You want to know how to make airplanes scary to me? Put me on one and have it take off. I don't like flying. It doesn't make sense. An object the size of a warehouse and heavy enough to squash buildings should not be able to get off the ground at all, let alone climb to a height of thirty thousand feet and stay there. Every time I go up in one of the bloody things I become painfully aware of the fragility of my mortality and that every passing minute might be my last. Statistics repeatedly assure us that it's the safest way to travel, but if your train hops its tracks or your boat hits a whale then there's at least a half decent chance you'll get out of it alive. When a plane falls out of the sky, the likelihood that you'll get to practice that life jacket demonstration you ignored on takeoff is pretty damned slim. And trains don't bounce through turbulence or rattle around like a shopping trolley careering down a steep grassy hill when they pass through a storm. Oh yeah, I just love flying.
Given my antipathy to air travel or any sort, you'd think that any wannabe thriller that that takes place on a plane would be off to a great start, but it just ain't the case. It's flying I hate, not the vehicles that do it, so watching them on screen holds no specific terrors. Unless they're filled with large scuttling spiders, of course. I empathise with film characters who themselves dislike flying, but I can honestly say that I've never seen a film yet that captures the essence of what it FEELS like to suffer at the hands of this particular phobia. Instead they lump this task onto a single character – usually a supporting role with whom the audience has no emotional bond – who sweats, twitches and gibbers to the unfortunate sod in the adjascent seat and have only been included to fly into a panic at the worst possible moment. Some while ago I watched an episode of one of those TV docusoaps set in an airport in which a woman who was petrified of flying was steeling herself up for the flight she hoped would help her combat her terror, only at the last minute to unbuckle her seatbelt and flee from the plane in tears, and I felt more for her than all the frightened movie plane passengers in the history of cinema combined. Film directors, I reckon, think flying is brilliant, and those who don't – Stanley Kubrick was one, and look how smart he was – choose not to make films about it.
That said, sticking your characters on a plane and launching them into the sky does temporarily isolate them from the rest of humanity, a concept around which the horror genre orbits. Stephen King understood this only too well when he wrote The Langoliers, and even its iffy TV movie adaptation does rather well on the "what the hell is happening and where has the world gone?" element of its storytelling. It's a setup that's also central to Altitude, a 2010 American mystery-horror in which a group of college friends being flown to a Coldplay concert by one of their number become lost in a storm cloud, where they lose control of the plane and contact with the outside world. Unable to descend and with fuel running low, the plane then comes under attack from a creature that appears to be stalking them from within the clouds.
Altitude is a film that, apart from a handful of festival appearances, has gone straight to DVD in the UK. Actually it did that in the USA too. This doesn't immediately signal that it's a bad movie, but does suggest something about its big screen potential. There is, it has to be said, some interesting and occasionally thoughtful stuff going here, but key elements are borrowed from recognisable sources, and you're also going to have to spend ninety minutes in the company of characters as shallow and annoying as...as...oh hell, as the current American teen horror movie norm.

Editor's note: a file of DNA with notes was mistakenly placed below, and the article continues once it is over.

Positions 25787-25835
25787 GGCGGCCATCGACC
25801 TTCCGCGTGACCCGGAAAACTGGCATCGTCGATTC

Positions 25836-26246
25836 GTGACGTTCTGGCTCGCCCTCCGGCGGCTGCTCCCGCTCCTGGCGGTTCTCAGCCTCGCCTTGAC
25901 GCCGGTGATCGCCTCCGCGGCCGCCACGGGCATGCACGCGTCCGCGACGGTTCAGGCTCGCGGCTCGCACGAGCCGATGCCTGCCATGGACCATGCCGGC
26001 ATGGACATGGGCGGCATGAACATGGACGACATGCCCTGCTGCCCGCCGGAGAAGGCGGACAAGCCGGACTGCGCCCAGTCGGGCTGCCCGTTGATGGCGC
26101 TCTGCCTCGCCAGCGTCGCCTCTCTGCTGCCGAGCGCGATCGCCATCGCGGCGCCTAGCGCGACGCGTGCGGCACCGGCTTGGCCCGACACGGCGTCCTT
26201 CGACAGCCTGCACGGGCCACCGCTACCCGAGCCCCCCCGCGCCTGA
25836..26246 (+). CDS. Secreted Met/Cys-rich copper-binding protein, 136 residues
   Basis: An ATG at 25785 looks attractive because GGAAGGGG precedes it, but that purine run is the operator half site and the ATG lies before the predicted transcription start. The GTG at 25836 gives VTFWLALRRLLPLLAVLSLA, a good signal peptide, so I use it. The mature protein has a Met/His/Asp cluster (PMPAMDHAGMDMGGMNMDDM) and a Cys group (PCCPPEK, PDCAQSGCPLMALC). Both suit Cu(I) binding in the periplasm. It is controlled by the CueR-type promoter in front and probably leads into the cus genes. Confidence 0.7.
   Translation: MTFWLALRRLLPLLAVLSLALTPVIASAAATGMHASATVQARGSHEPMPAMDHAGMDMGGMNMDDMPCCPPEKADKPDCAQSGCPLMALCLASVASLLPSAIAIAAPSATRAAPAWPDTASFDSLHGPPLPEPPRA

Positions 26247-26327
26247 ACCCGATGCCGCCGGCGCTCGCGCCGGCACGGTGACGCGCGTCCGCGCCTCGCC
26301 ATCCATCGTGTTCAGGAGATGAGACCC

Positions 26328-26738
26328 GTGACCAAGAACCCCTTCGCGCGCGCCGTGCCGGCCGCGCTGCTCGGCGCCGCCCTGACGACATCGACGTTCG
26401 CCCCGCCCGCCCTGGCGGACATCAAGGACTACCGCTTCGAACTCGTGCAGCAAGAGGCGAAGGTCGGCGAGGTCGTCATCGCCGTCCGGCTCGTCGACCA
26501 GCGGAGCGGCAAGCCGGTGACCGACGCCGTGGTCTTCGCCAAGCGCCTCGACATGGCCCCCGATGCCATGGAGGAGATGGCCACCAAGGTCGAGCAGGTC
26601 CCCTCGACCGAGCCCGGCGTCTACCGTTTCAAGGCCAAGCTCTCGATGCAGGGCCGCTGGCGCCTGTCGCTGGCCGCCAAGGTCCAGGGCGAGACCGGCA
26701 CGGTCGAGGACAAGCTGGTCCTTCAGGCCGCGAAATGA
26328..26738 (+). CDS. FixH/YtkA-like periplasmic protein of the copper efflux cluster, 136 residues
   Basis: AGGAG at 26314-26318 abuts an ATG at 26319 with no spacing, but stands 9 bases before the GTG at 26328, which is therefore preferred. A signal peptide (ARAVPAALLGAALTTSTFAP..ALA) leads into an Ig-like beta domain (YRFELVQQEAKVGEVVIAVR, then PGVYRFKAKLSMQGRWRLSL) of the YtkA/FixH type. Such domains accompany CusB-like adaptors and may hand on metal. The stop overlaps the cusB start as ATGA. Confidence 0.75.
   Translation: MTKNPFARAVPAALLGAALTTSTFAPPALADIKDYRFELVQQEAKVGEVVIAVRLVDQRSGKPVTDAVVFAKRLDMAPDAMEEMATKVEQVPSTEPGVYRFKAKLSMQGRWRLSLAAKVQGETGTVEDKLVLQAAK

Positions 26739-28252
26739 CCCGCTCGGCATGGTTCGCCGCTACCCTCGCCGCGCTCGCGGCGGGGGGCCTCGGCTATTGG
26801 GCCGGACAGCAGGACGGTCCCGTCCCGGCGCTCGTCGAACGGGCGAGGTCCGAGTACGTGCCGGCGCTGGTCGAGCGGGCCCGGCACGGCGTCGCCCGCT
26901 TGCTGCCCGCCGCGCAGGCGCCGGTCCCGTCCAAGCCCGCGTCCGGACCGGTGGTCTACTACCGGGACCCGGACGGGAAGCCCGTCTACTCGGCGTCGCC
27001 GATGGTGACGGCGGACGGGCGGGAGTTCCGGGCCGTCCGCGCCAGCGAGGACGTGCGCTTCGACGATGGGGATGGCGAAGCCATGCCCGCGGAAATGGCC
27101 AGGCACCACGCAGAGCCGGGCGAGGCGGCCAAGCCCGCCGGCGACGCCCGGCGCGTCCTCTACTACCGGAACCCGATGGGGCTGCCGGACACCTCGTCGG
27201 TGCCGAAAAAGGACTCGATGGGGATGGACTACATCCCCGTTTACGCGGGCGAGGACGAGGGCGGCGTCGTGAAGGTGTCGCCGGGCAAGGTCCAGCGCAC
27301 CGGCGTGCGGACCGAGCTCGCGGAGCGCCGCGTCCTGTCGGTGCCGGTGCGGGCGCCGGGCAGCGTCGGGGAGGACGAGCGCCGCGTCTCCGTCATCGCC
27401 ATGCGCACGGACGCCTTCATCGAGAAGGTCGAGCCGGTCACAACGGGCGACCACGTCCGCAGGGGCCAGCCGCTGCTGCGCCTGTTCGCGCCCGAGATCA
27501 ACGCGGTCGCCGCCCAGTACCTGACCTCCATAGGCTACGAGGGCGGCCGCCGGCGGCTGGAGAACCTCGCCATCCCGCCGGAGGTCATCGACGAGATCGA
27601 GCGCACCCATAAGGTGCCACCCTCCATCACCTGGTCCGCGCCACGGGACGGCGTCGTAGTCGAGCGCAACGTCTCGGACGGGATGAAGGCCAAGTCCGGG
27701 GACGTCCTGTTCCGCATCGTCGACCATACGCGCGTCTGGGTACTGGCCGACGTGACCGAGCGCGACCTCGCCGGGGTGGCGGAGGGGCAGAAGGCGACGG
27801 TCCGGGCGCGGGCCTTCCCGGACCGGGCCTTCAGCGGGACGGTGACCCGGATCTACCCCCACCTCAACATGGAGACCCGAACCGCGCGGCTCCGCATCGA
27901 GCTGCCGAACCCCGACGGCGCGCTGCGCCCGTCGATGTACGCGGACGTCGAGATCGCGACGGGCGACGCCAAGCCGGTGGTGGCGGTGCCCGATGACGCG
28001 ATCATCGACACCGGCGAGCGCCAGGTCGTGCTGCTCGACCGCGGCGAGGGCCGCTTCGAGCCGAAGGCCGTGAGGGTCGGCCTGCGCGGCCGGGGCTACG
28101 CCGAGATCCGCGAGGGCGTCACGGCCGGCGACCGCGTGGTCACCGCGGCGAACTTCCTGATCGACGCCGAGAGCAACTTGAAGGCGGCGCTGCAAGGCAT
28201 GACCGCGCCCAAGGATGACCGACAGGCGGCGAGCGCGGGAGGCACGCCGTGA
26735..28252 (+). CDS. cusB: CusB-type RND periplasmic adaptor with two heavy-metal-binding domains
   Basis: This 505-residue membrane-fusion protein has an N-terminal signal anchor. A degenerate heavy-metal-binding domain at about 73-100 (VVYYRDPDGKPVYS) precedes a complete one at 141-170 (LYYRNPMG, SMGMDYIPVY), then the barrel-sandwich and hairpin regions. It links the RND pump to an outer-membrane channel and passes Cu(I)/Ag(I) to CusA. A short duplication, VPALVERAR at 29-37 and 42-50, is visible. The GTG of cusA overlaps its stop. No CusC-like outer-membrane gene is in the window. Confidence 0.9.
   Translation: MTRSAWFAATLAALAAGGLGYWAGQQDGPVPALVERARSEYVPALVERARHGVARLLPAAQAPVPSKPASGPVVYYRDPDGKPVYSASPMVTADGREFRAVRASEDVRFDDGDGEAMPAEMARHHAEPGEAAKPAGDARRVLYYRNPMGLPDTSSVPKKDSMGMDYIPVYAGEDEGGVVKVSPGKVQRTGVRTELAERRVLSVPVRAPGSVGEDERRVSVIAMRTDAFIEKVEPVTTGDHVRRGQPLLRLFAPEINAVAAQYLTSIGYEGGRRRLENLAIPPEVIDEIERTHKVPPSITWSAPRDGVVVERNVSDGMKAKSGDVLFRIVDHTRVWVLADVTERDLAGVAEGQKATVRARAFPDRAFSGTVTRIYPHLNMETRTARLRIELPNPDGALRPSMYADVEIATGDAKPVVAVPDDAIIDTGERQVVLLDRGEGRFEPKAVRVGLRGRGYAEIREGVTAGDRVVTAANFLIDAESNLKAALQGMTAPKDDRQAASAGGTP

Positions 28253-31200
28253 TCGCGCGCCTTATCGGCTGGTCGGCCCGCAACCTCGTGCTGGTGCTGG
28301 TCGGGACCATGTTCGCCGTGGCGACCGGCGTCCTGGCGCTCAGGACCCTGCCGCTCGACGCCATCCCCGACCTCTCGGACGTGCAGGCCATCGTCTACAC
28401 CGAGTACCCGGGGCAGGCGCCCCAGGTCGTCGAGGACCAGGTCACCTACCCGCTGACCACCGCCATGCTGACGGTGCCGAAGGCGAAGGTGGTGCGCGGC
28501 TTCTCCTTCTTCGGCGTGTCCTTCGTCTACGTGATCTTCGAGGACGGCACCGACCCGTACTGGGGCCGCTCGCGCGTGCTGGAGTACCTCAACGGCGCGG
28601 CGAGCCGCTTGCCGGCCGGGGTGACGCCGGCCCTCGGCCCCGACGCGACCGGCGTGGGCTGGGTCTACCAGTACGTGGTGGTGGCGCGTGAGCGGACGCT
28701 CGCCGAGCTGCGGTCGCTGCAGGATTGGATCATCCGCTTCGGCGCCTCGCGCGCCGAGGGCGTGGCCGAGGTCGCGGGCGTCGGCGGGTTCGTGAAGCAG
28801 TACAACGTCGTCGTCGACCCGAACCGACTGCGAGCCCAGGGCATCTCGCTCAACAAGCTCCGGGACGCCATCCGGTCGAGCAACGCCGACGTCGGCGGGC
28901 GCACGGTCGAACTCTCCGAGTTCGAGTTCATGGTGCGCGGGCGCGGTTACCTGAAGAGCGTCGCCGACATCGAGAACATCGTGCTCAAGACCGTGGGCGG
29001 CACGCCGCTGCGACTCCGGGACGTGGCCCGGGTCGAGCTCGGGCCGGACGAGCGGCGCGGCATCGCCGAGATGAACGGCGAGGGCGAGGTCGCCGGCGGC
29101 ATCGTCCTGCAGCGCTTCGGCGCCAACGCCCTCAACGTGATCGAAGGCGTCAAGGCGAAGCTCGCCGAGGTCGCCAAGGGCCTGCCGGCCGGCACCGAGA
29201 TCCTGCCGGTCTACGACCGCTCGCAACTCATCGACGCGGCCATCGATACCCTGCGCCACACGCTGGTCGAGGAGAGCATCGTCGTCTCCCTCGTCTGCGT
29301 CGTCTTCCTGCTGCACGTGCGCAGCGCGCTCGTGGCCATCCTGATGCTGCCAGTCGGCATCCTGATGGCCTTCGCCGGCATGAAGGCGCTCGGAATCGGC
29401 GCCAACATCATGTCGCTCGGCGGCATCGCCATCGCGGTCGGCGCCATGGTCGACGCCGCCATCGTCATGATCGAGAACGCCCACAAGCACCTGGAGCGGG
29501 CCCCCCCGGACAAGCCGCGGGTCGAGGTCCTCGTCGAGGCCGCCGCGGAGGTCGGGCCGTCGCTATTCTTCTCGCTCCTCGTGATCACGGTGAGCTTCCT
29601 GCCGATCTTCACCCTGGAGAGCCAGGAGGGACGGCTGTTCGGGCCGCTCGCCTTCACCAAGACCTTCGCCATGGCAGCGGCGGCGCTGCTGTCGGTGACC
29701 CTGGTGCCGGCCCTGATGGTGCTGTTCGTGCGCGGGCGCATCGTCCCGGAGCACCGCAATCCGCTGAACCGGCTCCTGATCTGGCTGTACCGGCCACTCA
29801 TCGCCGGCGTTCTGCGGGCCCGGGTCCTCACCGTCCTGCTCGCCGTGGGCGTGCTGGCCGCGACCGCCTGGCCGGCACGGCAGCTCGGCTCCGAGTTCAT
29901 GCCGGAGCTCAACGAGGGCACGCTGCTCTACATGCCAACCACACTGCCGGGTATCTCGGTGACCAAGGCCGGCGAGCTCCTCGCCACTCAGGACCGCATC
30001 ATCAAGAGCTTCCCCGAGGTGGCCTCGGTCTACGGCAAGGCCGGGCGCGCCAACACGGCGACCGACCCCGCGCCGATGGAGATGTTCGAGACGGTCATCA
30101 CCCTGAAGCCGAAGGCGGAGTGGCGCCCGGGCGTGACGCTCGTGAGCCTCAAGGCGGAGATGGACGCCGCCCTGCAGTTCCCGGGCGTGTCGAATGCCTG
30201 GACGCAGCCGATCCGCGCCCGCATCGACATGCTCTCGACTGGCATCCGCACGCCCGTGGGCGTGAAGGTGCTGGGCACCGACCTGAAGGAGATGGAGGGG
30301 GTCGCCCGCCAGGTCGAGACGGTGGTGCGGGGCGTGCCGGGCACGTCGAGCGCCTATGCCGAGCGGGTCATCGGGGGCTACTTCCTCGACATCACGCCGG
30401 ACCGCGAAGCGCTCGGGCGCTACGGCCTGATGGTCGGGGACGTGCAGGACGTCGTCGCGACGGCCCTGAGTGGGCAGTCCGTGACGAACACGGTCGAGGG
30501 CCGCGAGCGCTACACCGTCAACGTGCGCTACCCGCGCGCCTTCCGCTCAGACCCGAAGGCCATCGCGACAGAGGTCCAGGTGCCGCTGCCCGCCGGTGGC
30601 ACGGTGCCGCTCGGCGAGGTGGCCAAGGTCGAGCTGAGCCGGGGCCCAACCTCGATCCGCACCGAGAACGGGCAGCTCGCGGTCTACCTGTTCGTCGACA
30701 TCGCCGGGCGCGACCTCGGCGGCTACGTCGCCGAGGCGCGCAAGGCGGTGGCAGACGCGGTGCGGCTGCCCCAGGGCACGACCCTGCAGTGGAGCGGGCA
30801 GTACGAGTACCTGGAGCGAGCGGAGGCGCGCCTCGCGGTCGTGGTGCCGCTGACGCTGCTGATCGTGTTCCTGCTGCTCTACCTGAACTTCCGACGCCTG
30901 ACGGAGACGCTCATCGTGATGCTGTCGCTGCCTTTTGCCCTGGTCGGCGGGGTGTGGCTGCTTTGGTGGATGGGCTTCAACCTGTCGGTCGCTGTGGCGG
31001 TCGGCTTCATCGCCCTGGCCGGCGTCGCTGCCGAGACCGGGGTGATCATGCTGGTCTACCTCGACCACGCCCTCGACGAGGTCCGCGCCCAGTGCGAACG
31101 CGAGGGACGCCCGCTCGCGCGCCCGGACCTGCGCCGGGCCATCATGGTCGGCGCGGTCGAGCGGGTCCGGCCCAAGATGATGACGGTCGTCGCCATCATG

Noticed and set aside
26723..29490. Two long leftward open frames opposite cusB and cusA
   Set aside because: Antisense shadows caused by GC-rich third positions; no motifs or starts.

Leading the pack is Sara, who on emerging from the hanger at the film's post-prologue start, lowers her hood and shakes her hair free in sunlit slow motion like she's got the starring role in a shampoo commercial, and little she subsequently does or says suggests she has the aptitude for all that much else. She can apparently fly a small dual-prop plane, but despite doing all of the requisite business – pressing a few buttons, pushing a couple of levers and saying aeronautical things to air traffic control – she never really seems like she knows what she's doing. But it's in Sara's blood, you see. She's following in the footsteps of her dear departed mother, who was also a pilot and who in the bleached-out prologue is shown to have died in a mid-air collision. You'd think this would teach Sara some responsibility on the flight deck, but oh dear no. In an impromptu effort to cure the glumly love-sick Bruce of his aerophobia, she abruptly hands the controls over to him, sending the plane into a dive that gets the others screaming. Sara's response is to calmly encouraging her petrified friend to level the plane out, and she only re-takes control when Brucie's inability to do so looks set to kill them all. What a pro.
Accompanying this pair are guitar-wielding Cory – who is uninteresting enough to be marked for possible early death – and film student Mel, who's shooting endless waggly shots on her Canon HDV palmcorder, a device capable of producing near-broadcast quality images (I've got one, you see) but whose picture and sound here look like they were captured on a ten year-old mobile phone. Completing the quintet is Mel's boyfriend Sal, and if you're looking for something that could turn even the smoothest flight into a screaming nightmare then he's your man. Sal is the sort of teenage male tosser who could single-handedly put you off ever visiting the States, a loud and infuriating monkey that you can't imagine being friends with anyone human. He appears to be on board solely to function as a crude antagonist, one whose dopey dialogue and mouthy portrayal (courtesy of the unfortunately named Jake Weary, though I do wonder what first-time feature director Kaare Andrews was thinking here) constantly remind you that you're watching an underwritten low-budget North American horror flick.